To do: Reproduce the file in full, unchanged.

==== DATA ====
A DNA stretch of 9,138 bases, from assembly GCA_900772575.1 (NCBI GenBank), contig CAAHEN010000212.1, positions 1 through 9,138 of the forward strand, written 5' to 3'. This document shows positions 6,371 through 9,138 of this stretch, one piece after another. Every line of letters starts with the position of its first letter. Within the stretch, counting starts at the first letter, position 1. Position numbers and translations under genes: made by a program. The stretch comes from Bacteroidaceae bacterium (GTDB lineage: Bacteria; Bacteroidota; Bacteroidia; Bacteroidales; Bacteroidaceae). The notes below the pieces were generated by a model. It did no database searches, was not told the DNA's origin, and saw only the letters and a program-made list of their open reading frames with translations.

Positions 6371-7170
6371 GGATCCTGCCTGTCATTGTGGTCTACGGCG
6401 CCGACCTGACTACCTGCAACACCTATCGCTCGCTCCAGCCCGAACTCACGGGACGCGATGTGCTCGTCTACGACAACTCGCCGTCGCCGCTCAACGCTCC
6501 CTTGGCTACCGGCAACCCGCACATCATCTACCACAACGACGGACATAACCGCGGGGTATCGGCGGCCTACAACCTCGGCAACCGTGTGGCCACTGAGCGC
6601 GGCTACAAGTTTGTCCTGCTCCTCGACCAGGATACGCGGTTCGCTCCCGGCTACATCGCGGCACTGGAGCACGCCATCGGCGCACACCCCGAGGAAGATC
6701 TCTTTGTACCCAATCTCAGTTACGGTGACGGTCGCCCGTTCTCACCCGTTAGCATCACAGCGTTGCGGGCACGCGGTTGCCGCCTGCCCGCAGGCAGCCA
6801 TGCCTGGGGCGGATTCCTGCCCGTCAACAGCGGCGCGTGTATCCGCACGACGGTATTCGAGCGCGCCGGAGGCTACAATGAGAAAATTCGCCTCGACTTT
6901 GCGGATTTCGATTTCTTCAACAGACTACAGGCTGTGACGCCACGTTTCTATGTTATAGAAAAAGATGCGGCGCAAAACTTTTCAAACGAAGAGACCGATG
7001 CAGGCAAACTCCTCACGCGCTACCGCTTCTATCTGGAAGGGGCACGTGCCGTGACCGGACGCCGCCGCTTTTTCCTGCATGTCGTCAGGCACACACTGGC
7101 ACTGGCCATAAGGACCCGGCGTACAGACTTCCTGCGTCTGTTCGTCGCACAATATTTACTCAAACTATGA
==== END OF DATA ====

A DNA stretch of 9,138 bases, from assembly GCA_900772575.1 (NCBI GenBank), contig CAAHEN010000212.1, positions 1 through 9,138 of the forward strand, written 5' to 3'. This document shows positions 6,371 through 9,138 of this stretch, one piece after another. Every line of letters starts with the position of its first letter. Within the stretch, counting starts at the first letter, position 1. Position numbers and translations under genes: made by a program. The stretch comes from Bacteroidaceae bacterium (GTDB lineage: Bacteria; Bacteroidota; Bacteroidia; Bacteroidales; Bacteroidaceae). The notes below the pieces were generated by a model. It did no database searches, was not told the DNA's origin, and saw only the letters and a program-made list of their open reading frames with translations.

Positions 6371-7170
6371 GGATCCTGCCTGTCATTGTGGTCTACGGCG
6401 CCGACCTGACTACCTGCAACACCTATCGCTCGCTCCAGCCCGAACTCACGGGACGCGATGTGCTCGTCTACGACAACTCGCCGTCGCCGCTCAACGCTCC
6501 CTTGGCTACCGGCAACCCGCACATCATCTACCACAACGACGGACATAACCGCGGGGTATCGGCGGCCTACAACCTCGGCAACCGTGTGGCCACTGAGCGC
6601 GGCTACAAGTTTGTCCTGCTCCTCGACCAGGATACGCGGTTCGCTCCCGGCTACATCGCGGCACTGGAGCACGCCATCGGCGCACACCCCGAGGAAGATC
6701 TCTTTGTACCCAATCTCAGTTACGGTGACGGTCGCCCGTTCTCACCCGTTAGCATCACAGCGTTGCGGGCACGCGGTTGCCGCCTGCCCGCAGGCAGCCA
6801 TGCCTGGGGCGGATTCCTGCCCGTCAACAGCGGCGCGTGTATCCGCACGACGGTATTCGAGCGCGCCGGAGGCTACAATGAGAAAATTCGCCTCGACTTT
6901 GCGGATTTCGATTTCTTCAACAGACTACAGGCTGTGACGCCACGTTTCTATGTTATAGAAAAAGATGCGGCGCAAAACTTTTCAAACGAAGAGACCGATG
7001 CAGGCAAACTCCTCACGCGCTACCGCTTCTATCTGGAAGGGGCACGTGCCGTGACCGGACGCCGCCGCTTTTTCCTGCATGTCGTCAGGCACACACTGGC
7101 ACTGGCCATAAGGACCCGGCGTACAGACTTCCTGCGTCTGTTCGTCGCACAATATTTACTCAAACTATGA